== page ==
Holly Ordway began her conversion to faith in a casino in Reno, Nevada, surrounded by slot machines. She had just competed in a North American Cup fencing tournament and was having dinner with her coach and his wife. “One of the Narnia films had just come out,” Ordway told me. “Our discussion of the film led to the question, Does God exist?”
As they talked late into the night, she traveled through a Lewisian wardrobe that landed her in a mysterious new country. “I discovered it was possible to think rationally about the faith,” says Ordway. “There were arguments that at least stood up to preliminary testing. That was a fundamental aha moment, when my intellect was able to wake up and say, Okay, this is interesting. It was frightening and exciting.”
At the time, Ordway was in her early 30s and teaching literature and composition at a public college in Southern California. Since graduate school, she had thought of Christians as superstitious, Christianity as a “blemish on modern civilization,” and the Bible as a collection of fairy tales. “I was radicalized as an atheist and hostile toward Christians in general,” says Ordway.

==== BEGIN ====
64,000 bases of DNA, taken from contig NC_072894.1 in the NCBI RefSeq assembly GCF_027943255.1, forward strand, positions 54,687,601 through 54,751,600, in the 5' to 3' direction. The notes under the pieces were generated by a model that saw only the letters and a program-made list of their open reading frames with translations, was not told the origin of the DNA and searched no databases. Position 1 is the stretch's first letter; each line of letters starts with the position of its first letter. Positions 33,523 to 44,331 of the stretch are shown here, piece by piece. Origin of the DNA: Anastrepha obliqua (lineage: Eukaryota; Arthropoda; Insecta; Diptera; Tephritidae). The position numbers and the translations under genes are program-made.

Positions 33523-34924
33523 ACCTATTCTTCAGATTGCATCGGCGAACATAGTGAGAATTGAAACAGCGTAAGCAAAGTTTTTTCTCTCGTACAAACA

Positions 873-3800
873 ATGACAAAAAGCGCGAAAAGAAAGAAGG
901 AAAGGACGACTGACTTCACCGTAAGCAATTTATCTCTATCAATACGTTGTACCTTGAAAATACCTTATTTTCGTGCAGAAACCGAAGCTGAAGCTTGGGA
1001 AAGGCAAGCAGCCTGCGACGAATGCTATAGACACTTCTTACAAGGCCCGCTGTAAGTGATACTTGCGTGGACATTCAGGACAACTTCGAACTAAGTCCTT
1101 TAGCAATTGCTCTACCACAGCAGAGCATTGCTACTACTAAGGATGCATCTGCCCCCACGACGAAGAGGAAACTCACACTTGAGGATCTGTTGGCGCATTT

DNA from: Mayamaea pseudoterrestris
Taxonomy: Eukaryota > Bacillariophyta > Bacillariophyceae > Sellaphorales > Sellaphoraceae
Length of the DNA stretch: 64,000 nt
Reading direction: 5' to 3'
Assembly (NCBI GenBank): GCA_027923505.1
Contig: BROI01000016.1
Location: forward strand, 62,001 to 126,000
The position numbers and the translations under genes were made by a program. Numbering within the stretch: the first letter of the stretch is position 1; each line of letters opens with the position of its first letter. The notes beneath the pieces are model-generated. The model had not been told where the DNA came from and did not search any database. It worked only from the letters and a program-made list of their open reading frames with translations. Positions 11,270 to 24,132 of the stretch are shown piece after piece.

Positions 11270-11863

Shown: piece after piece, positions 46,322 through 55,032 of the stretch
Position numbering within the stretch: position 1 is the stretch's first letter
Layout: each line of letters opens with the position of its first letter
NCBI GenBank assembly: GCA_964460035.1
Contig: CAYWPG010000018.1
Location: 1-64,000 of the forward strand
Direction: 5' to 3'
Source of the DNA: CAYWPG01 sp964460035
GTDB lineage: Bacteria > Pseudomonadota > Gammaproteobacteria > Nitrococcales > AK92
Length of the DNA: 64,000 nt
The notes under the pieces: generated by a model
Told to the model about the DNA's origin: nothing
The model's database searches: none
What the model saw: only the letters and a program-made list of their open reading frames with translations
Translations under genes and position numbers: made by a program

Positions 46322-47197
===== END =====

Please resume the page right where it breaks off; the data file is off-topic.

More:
But as she continued talking to her coach and reading works of apologetics—including N. T. Wright’s defense of the Resurrection—Ordway confessed faith in Christ. Now she finds herself in another new country, directing the master in apologetics (MAA) program at Houston Baptist University (HBU), a small liberal arts college in the heart of the nation’s energy capital. There, she is among a burgeoning group of women who are reshaping apologetics in the West.
“These women are expanding the scope ...1